Hi everyone. We hope you are all well and looking forward to having some relaxing time with family or friends over the Christmas period.
What a year 2020 has been. It was a year that started pretty normally; Australia was recovering from the terrible Eastern-states bushfires from September 2019, but nothing particularly special from a global perspective was anticipated. But then reports started to emerge about a highly contagious new virus spreading across the Chinese Province of Wuhan. It seemed to have originated in markets selling wild animals, such as bats, for food. Coronavirus – COVID 19 – still seemed a long way away and not a risk to us here in Australia.
Over the course of January through March, the disease escalated alarmingly, not unlike the aforementioned bushfires. By late-March we had entered full lockdown. This entailed the rapid introduction of border controls, shutting of non-essential businesses, major restrictions on travel and strict limits placed on social gatherings.
From a medical perspective, it became clear that we were entering the most serious global pandemic since “Spanish Flu” (influenza) killed over 30 million people in 1918. It was uncharted territory. How would the sheer numbers of sick patients be managed? Would there be enough Intensive Care beds, or staff to service them? Was there enough Personal Protective Equipment to go round? Was there a cure? How do we find a vaccine?
Very fortunately for us in Western Australia, we found ourselves situated in probably the best place in the world to see out a pandemic. We have been able to appreciate the benefits of our isolated and beautiful location, the relative ease of controlling borders, and having an existing excellent health system ready to step up. It seems a long time ago now that we had our last case of community transmitted COVID, this being back on April 11th. But, when we see the news and hear from our friends and families overseas, we realise that hundreds of millions of people are still literally living in fear of their lives. It’s tragic and heart-breaking to see the ongoing plight of so many.
Next year is also set to be a tumultuous one in health. If the early results of a number of COVID vaccine trials continue to go well, it will prompt the greatest global vaccination program the world has ever seen – 1 billion-plus doses. There has been an unprecedented global effort from the scientific community to develop these vaccines in record time. It will be a massive logistical task to have this vaccine rolled out in such a way that it creates the most impact as quickly as possible, especially in poorer, more isolated countries. We will keep you fully abreast of all developments in this area.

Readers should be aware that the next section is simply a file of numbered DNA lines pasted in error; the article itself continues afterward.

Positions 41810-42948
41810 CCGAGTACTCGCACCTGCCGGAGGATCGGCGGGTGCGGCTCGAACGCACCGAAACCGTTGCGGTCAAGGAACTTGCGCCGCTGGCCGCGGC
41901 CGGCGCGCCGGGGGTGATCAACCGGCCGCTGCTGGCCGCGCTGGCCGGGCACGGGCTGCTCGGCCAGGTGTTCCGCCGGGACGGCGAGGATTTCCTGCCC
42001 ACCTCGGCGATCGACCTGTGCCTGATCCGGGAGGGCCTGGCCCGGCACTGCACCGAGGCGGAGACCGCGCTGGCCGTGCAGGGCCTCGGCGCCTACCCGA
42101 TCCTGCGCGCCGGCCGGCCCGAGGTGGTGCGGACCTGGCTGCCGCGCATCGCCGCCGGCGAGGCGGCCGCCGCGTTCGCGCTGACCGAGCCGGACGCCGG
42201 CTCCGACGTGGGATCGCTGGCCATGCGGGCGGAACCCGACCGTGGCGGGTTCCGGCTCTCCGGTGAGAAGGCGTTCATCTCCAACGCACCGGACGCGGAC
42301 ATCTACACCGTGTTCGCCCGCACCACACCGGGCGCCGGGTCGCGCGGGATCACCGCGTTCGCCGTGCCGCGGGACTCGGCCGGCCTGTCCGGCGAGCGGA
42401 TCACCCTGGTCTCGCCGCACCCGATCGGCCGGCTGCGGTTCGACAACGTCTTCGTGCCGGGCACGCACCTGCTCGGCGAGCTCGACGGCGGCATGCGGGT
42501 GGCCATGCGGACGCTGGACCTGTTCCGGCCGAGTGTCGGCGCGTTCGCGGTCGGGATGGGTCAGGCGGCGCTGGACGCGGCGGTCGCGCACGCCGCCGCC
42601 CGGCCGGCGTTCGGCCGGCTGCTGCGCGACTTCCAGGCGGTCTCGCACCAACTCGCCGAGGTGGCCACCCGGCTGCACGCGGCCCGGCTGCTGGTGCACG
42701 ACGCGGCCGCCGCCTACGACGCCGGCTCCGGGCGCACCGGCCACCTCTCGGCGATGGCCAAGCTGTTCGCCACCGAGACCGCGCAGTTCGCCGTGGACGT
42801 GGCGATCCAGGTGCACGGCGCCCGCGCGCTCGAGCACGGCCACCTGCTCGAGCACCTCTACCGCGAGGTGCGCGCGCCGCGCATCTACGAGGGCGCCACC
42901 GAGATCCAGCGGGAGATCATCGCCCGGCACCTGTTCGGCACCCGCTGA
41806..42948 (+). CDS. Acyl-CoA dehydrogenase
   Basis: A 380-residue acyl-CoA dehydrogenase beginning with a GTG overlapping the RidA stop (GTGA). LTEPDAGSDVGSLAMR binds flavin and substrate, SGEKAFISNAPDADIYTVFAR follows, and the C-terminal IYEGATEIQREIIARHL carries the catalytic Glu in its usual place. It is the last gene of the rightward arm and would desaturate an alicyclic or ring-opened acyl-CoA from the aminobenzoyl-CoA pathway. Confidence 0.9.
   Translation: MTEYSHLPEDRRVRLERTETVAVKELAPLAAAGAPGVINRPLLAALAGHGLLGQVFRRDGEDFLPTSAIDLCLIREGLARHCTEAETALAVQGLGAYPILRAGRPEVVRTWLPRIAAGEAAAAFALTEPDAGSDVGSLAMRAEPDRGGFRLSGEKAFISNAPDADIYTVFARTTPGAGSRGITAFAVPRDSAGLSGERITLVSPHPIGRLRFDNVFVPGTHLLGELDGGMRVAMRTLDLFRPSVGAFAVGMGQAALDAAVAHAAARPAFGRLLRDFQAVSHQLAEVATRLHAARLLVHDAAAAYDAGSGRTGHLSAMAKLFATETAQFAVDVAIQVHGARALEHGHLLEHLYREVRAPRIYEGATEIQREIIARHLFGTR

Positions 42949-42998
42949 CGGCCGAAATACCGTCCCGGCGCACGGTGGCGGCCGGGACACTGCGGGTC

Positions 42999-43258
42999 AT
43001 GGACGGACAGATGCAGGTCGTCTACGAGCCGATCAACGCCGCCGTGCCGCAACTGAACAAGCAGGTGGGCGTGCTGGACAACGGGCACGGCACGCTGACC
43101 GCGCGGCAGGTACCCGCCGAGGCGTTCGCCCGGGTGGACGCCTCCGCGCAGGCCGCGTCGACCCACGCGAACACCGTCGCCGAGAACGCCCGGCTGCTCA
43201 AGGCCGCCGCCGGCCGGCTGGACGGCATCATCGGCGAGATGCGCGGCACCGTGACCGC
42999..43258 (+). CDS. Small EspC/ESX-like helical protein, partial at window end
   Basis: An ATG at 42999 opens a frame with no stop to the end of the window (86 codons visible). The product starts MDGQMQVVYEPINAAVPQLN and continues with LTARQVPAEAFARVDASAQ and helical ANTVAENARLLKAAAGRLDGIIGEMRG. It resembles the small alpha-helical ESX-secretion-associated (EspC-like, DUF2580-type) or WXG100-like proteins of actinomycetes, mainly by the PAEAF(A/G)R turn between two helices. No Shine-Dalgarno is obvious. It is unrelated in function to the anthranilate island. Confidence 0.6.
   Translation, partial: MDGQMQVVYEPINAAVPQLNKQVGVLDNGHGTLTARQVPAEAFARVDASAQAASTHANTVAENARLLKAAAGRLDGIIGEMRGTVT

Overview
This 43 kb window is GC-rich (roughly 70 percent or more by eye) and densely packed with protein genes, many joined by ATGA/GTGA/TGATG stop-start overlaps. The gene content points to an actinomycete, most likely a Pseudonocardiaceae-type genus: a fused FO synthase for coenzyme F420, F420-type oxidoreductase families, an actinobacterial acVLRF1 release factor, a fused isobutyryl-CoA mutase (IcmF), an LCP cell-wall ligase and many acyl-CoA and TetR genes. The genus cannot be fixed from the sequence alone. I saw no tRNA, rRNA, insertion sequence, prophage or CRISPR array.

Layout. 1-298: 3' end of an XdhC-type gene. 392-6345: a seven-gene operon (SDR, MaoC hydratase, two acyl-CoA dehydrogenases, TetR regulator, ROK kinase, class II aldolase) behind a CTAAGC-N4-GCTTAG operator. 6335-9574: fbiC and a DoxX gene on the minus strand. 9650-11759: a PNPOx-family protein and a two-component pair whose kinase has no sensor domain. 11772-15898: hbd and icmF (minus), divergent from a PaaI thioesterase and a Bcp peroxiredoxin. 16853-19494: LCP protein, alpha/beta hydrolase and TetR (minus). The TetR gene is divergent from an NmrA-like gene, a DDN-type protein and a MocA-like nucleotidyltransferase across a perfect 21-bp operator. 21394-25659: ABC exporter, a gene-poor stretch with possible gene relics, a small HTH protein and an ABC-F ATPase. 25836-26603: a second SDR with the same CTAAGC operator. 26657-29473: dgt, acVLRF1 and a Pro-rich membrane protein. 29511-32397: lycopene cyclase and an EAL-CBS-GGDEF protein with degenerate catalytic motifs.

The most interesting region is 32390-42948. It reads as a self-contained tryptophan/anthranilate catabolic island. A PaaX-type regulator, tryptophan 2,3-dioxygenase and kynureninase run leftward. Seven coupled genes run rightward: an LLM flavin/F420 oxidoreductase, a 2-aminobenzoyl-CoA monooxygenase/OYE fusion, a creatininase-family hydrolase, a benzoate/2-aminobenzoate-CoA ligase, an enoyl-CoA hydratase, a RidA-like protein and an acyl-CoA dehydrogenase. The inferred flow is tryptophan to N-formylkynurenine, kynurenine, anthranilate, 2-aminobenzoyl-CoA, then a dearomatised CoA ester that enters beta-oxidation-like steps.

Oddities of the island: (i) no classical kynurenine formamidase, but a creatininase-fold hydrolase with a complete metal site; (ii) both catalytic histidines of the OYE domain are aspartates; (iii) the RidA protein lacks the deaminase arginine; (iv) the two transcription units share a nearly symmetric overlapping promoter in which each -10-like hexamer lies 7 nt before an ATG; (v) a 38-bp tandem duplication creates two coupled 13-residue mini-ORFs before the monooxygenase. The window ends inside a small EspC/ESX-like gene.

After such a challenging year, at Azure Medical we have spent a great deal of time reflecting on how we can best continue to serve our community. To this end, we would like to take the opportunity to reiterate our key values, which guide us at every turn.
Our health, physical, psychological, social and spiritual, is always our greatest asset, and this year has only served to starkly remind us of that. When, as health professionals, we are entrusted with the responsibility to guide, educate and treat, we will give this commitment our utmost priority.
You cannot take chances when it comes to health. We must constantly strive to monitor, maintain and improve the quality of everything that we do, from reception and administration, through to our doctors, nurses and other clinicians.
This is a quality often forgotten about in today’s fast-paced, hectic, brutal world. Kindness for us means being friendly, generous and considerate, and ensuring that your experience at our clinic is relaxing, energising and fulfilling.
As 2020 draws to a close let’s remember to celebrate the positives in our lives. We’re coming through a tremendous challenge, and like many challenges, this can help us focus on what’s really most important in our lives – vitality, positivity, a sense of community, and the love of our friends and families.
Wishing you and your family a very Merry Christmas and a Happy New Year.
Dr Richard Newton and Colleagues,